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chooken Between the Earth and Sky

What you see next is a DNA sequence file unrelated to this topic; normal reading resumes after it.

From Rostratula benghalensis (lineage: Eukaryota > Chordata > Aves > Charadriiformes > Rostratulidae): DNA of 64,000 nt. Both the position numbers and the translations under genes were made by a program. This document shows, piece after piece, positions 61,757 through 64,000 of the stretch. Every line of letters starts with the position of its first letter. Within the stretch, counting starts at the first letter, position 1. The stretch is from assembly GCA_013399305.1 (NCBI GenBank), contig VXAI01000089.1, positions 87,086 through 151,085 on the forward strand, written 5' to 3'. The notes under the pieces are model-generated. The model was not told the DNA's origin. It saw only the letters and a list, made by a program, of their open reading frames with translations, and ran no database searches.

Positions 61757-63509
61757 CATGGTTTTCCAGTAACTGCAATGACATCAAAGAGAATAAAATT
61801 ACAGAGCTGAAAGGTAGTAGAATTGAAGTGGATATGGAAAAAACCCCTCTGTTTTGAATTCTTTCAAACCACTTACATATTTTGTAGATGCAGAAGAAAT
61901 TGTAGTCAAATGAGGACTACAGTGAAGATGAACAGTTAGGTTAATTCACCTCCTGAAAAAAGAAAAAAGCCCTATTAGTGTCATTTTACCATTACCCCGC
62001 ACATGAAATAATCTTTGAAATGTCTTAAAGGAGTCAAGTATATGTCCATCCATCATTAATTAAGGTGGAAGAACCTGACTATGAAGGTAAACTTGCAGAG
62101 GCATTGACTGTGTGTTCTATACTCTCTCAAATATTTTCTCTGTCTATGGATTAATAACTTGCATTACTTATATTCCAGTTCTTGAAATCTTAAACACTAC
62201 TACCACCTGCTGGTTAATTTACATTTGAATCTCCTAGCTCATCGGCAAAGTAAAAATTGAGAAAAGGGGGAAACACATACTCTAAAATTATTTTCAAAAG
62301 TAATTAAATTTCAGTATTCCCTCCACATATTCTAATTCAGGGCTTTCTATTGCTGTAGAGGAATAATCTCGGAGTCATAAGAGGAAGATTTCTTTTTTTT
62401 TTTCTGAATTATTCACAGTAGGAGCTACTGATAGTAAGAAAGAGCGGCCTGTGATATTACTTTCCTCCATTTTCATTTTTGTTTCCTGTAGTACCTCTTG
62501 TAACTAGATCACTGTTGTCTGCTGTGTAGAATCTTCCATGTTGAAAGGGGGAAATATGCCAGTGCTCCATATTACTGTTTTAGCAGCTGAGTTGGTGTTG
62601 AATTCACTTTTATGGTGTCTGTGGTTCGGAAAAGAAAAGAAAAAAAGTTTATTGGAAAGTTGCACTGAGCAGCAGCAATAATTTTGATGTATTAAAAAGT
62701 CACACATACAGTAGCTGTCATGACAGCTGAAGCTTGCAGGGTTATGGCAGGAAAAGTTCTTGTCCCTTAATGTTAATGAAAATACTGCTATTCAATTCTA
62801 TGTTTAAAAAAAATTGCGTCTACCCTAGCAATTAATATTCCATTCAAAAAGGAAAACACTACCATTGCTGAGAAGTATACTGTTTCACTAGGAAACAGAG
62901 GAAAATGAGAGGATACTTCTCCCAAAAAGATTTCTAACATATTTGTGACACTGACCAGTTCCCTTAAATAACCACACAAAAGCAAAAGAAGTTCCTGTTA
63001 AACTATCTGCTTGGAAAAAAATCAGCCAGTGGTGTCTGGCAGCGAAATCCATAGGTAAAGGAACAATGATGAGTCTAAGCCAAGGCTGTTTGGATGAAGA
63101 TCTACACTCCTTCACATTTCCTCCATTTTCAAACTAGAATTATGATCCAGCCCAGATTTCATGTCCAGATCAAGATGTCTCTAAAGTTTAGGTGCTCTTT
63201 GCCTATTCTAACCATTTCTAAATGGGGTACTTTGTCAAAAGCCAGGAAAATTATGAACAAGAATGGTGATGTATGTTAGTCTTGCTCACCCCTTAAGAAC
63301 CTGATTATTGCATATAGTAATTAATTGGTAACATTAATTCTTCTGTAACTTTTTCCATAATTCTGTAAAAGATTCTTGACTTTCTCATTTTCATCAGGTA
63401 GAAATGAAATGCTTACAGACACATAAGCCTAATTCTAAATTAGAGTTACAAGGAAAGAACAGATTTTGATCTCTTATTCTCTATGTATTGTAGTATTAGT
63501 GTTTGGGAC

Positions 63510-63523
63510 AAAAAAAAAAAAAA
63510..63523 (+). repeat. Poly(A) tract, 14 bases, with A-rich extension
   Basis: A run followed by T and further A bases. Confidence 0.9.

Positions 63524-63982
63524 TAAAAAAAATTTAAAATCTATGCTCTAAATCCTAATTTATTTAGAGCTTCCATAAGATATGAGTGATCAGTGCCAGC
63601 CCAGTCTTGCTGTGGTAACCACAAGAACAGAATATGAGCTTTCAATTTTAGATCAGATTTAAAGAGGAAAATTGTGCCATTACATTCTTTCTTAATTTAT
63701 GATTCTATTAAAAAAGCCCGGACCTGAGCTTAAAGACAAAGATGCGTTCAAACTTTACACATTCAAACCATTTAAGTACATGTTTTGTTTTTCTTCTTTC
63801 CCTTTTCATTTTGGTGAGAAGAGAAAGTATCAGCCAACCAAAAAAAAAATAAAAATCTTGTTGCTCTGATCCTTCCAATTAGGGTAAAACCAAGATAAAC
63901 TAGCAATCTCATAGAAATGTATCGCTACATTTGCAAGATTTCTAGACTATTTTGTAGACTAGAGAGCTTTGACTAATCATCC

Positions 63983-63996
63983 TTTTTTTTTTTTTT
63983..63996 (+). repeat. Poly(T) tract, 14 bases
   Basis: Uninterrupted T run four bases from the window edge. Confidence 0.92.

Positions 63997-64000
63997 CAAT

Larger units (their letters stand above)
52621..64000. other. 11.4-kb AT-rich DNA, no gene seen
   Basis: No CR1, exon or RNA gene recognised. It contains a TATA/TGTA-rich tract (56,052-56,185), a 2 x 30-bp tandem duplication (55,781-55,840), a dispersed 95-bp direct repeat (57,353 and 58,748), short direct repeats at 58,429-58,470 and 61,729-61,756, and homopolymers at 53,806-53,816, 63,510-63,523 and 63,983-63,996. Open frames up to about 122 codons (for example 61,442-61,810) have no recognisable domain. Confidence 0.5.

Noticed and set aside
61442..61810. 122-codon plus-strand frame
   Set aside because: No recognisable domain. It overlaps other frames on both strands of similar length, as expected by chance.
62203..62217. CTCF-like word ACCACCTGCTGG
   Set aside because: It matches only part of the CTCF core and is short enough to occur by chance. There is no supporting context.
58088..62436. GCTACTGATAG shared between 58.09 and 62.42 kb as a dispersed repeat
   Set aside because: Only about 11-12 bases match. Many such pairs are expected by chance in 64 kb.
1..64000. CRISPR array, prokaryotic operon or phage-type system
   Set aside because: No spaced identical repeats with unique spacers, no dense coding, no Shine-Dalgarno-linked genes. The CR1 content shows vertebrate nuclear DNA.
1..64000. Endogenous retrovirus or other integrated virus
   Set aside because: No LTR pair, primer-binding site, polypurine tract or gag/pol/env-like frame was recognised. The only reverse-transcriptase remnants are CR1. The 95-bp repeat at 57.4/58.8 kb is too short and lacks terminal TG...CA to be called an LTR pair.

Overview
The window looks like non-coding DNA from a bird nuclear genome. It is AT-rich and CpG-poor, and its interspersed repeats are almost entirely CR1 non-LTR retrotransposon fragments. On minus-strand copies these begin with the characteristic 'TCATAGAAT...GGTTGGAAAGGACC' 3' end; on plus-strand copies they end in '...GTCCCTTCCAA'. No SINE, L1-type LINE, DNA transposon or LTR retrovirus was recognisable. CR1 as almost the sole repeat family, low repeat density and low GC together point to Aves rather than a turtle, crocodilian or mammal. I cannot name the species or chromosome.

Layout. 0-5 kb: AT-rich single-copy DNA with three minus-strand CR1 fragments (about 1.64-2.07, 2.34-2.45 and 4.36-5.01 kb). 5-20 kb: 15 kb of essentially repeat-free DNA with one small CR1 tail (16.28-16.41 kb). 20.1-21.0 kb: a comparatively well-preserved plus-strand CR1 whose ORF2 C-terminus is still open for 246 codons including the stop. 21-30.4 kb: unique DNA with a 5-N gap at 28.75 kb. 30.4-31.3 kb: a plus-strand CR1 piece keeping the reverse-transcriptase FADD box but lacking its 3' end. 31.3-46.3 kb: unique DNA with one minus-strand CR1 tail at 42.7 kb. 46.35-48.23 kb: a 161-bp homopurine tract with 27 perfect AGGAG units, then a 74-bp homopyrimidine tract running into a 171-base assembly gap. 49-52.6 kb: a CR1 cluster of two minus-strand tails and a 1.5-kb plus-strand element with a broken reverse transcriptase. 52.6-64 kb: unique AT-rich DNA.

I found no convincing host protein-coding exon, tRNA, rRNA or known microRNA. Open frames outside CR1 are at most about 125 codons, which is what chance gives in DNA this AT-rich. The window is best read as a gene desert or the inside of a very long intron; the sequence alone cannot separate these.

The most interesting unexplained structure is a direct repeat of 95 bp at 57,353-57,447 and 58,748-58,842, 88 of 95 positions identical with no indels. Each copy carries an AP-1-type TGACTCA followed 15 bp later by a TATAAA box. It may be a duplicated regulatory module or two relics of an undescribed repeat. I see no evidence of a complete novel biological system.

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Looking to find mushrooms in cow pastures but have no clue how to go about it?There are a bunch of things to consider and precautions to take when hunting out on fields. I will go over all I know and what I"ve learnt to hopefully help some people out.What am I looking for?The very first thing you need to know is what your looking for. A very well known dung growing mushroom is the Psilocybe Cubensis mushroom. It"s got a whole bunch of other nicknames such as the Gold Top, Golden teacher, Cube .etc I"m going to focus on this mushroom as it"s what I"m most familiar with. Panaeolus Cyanescens, or Blue Meanies also grow from cow dung. They are quite a bit more potent than Psilocybe Cubensis, but also smaller.Identifying Panaeolus Cyanescens:http://www.chathamtownfc.net/9466/Copelandia-cyanescensIdentifying Psilocybe Cubensis mushrooms:http://www.chathamtownfc.net/9567/Psilocybe-cubensisWhen I find a Cube, I find it pretty easy to distinguish them from other mushrooms. The gold top is usually a dead give away. When I get home from a hunt, I always identify each one individually. It"s better to be safe than sorry. When identifying this mushroom, I check for any blue at the base of the stem (where it was picked from the ground) and check for a veil near the top of the stem. This is pretty much enough for me to be sure it"s a cube. If you want to be super careful, you can take a spore print by placing the cap (without stem) over some white paper for half an hour and there should be a purple-black spore print on the paper.Do these mushrooms grow in my area?This page lists which Psilocybin containing mushrooms grow in different areas of the world:http://www.chathamtownfc.net/8461/Which-psilocybin-mushrooms-grow-wild-in-my-areaIf you"re not sure what grows around you, that is a very good page to check out.What should I wear?Black if you are gonna be there at night. There isn"t really much point of wearing a certain colour in the day unless you want to camo it up, but that"s a bit overboard.What should I take?A bag or basket. Most people say to take a paper bag because the mushrooms sweat if put in a plastic bag. But I"ve always found paper bags to be too weak. The mushrooms make the paper wet and it breaks pretty easily. Plastic isn"t really all that bad, the mushrooms stick to it a bit and do sweat, but at least it holds together. A basket would be the most ideal thing to carry them, but it"s a bit odd running/walking/riding with a basket. It"s probably the best option for a car.Scissors do help to pick em. It keeps the stems together a lot better once they have been picked (they usually fray if they were snapped). To be honest though, I don"t take scissors... I probably should and it would help the stems stay together, but I always forget.If the field you hope to search has stagnant water around or a stream which doesn"t flow at certain times, there are most likely going to be a lot of mosquitoes around. I always forget to take insect repellent, but it"s probably one of the most necessary things I should take. There is nothing worse than crouching down to a big patch of cubes only to not be able to stay still because you"re getting eaten alive.Always take water. Walking through hot steamy fields after a rain is the worst thing when you have no water. I"ve been (not totally) lost when just bush walking and it was horrible. I knew where abouts I was going, but there were a lot of things in the way and even when I got out, it was a fair bit till I got water.Where do I look?Well, the first thing you want is a field with cows or a field which has had cows in it. This is the base of what you need. If the field is dry with hard dirt, it most likely doesn"t produce many mushrooms, if any. So a good thing to look out for is green grass as it usually shows that the field gets a fair bit of water.One handy thing I figured out is that farmers usually tell you quite obviously that there are mushrooms growing on their fields. You might not realize it at first, but if a farm has signs up saying no trespassing, it is usually a very good give away that there are mushrooms on the farm. Why else would someone want to trespass on a farm (besides cow tipping )?If you don"t know of any farms in the area, a great place to start is google maps or google earth. You can map out a routes, find tree lines, rivers and almost everything you need to know. A lot of the time you can also see cows too. Once you think you have found a good area to check out, swap over to bing maps and get an aerial view of the fields. This gives you a better detailed view of terrain and the surroundings.Update:Google Maps has recently added aerial view as well now, so no need for bing.How do I get in? What time do I go?When you have a farm you would like to check out, go have a look at in person. I like to ride, as you can go slow and see things you might miss in a car. Obviously if it"s too far to ride or run/walk to, you are probably better off just driving. Keep your eye out for gaps in the fence or trees you can use to get over the fence. My favourite farm actually consists of a fair few fields. The one on the main road has pretty high fences, but just around the corner, the fence turns into the usual low barbed wire fence which you can jump, climb through or slide under. Gates are also a great entry point as they aren"t electrified or sharp, but they are more likely to be near a house.If there is some extreme Guantanamo Bay shit in your way;Barbed wire is easily passable by old carpet. Throw a piece or 2 over a section of wire and your good to climb.This is getting into urban exploration things now and really shouldn"t be necessary. Just remember, in theory, everything is passable.Before going in, park your car (if you drove) in a place which isn"t suspicious. Even if you have to walk a little bit, it"s better that coming back to a car with a farmer sitting next to it wondering why you were on his property. If you rode, tie your bike up somewhere out of the way. Or do what I do and dump it in some long grass.Depending on the time you go, you might be able to just climb the front fence. It really depends on the situation. How many cars are going past? Who can see you? How fast can you get in? Will you be seen while trying to get in? Once you in, can you be seen? In this situation, treat every pair of eyes is a snitching untrustworthy devil.Sus it out as well as you can before you head in. If it"s night, you shouldn"t have much of a problem with cars or people seeing you. If it"s day, try and head around behind a tree line, over a hill, just out of sight. Use your common sense.What about wildlife and other fun things I shouldn"t poke?Where I live, the things you need to worry about are:Angry CowsAngry BullsAngry KangaroosSnakesSpidersTicksLeachesElectric fencesDogsNow, cows and bulls usually only get grumpy around the time they have calves. Here, this happens to run along side mushroom season (Spring through Summer). To avoid getting trampled (and I have come very close before), stay near a fence if there are cows around. If there isn"t a fence, long grass and trees work pretty well. If the Cows decide they don"t like you, just hop under/over/through the fence or into the trees/grass. Kangaroos really aren"t a problem. They usually hop away when you come close. If one stays watching you and doesn"t move, it is most likely the male. Don"t fuck with it, they kick very hard. If you don"t bother them, they don"t bother you.Snakes. Easy, keep your eyes open and don"t bother them. If you get bitten, try and get a good description of it and get to a doctor or hospital.When walking through trees, grab a stick and wave it in the air in front of you to knock away any spider webs. Then you won"t have a problem with em If you do happen to walk into a web, dance like a crazy man while scrubbing you hair to make sure there is nothing on you.Ticks. These are fun little guys. Every now and then just check your legs for little flat black things crawling north and flick them off. Especially check after walking through long grass. When you get home, strip naked and check your legs, genitals, hair and other warm areas for any black things. If you find one, dab a little bit of alcohol or tea tree oil on it to kill it, then twist and pull it out anti-clockwise with tweezers. if you miss one when you did your strip search, you"ll usually feel it a day or so later (they get itchy) and you can take em out then.Leaches. I haven"t run into a leach since I was a kid, but from what I remember, you just put salt on them, they dry up and fall off.Electric fences are where all the fun is at. I touched one for the first time (3 times) the other day and it surprisingly didn"t hurt. It felt more like a flick than pain and took me 2 shocks to realize I had my hand on it. Around here, they are usually a white piece of fabric with a metal wire running through it. But there are also just plain metal wires. I just treat any non barbed wire fence to be electric.If you need to climb through an electric fence which you can"t jump or slide under, push a bottom wire down with your shoe and hold the wire above it up with a stick. It"s always worked for me.Do remember, there are different kinds of electric fences and some will be stronger than others, so try your hardest not to touch them.Dogs. A lot of people own dogs and I"m sure most farmers do. I"ve never encountered one on a farmers property, but I"ve heard them barking on the other side of a creek (which they would be able to cross). I"m not sure if they were barking at me, but I just got out of their line of sight, on the other side of a hill for a little while and all was good.If you knew one was around, but it didn"t know where you were, staying down wind and keeping quiet would help. If I was confronted by one, I would probably go to walk away and see what it"s reaction was. If it growled at me or something, I"d probably get away from it if possible by climbing a tree or something. I doubt running would be much use. I"m really not too experienced with dogs and it would be great if someone could pass on some techniques.What"s a good way to search a field?If it"s just a small field, walk in a grid pattern across it. Make each line you walk about 10m apart from each-other.On bigger fields, I like to walk in a kind of large S pattern. If there is a tree or mound around, use that to get a bigger view of what"s around. I"ve also found mushrooms like to grow closer to a river or stream or lower part of the field (probably because of the extra water).Overall, you really need to adapt to your area. I like to start in the afternoon, work my way around a pretty large circuit and when I get back to where I started, it is night.Just get your plan going to suit you and your area. Depending on how Rambo you are, you can prevent being seen in the middle of the day pretty well and if your not scared of a bit of cross country, it can open up a fair few new opportunities.If you are caught, use your head.If you have a bag of mushrooms in your hand, you"re pretty much boned.If you can see someone coming towards you from a distance, you can either run into the bush to flee/hide or get rid of any mushrooms you have and approach them. If you approach them, give a story about how you were bush walking and got lost. Ask him where you are .etc If he doesn"t believe you, the most you can be taken for is trespassing (could be different in different areas/countries).Good luck to anyone out there. You aren"t there to scare the cows or litter .etc Be responsible and respectful.